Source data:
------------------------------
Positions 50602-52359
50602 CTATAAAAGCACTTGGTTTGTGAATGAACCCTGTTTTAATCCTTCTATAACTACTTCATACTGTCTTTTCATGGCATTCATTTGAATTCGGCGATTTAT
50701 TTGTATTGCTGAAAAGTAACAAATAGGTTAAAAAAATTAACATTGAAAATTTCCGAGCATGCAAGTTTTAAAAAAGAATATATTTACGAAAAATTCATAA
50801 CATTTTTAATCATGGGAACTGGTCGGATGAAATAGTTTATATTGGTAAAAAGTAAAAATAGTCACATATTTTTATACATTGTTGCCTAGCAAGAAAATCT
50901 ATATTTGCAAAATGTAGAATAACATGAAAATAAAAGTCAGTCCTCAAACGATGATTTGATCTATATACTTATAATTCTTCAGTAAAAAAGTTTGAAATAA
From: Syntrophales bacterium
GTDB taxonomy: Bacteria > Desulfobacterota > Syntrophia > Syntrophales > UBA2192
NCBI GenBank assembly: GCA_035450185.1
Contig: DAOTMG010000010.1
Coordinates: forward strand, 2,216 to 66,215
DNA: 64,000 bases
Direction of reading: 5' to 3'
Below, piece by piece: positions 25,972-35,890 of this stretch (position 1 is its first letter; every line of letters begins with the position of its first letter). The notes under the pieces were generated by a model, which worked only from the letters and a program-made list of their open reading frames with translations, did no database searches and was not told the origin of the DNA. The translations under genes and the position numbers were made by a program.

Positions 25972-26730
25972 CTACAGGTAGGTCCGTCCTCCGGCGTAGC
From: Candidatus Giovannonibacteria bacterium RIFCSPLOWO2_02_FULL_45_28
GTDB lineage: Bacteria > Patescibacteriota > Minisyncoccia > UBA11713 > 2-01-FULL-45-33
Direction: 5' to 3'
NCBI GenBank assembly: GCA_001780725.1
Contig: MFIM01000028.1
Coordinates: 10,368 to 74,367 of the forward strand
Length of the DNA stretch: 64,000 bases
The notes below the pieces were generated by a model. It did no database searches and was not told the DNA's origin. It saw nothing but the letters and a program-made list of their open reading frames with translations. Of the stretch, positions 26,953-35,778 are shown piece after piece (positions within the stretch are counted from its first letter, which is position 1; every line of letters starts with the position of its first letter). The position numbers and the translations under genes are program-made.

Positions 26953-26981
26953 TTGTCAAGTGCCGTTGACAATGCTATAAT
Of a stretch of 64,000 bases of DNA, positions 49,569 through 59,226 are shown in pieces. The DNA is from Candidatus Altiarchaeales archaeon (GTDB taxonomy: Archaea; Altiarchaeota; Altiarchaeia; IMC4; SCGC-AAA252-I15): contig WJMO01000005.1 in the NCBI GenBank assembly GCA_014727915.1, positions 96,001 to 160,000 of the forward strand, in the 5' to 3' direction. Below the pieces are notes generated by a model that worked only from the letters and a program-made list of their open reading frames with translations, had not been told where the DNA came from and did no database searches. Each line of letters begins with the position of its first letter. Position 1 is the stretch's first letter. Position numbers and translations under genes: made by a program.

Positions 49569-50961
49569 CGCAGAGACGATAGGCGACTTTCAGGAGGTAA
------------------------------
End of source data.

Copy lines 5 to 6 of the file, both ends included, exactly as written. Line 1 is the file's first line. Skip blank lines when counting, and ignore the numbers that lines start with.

50901 ATATTTGCAAAATGTAGAATAACATGAAAATAAAAGTCAGTCCTCAAACGATGATTTGATCTATATACTTATAATTCTTCAGTAAAAAAGTTTGAAATAA
From: Syntrophales bacterium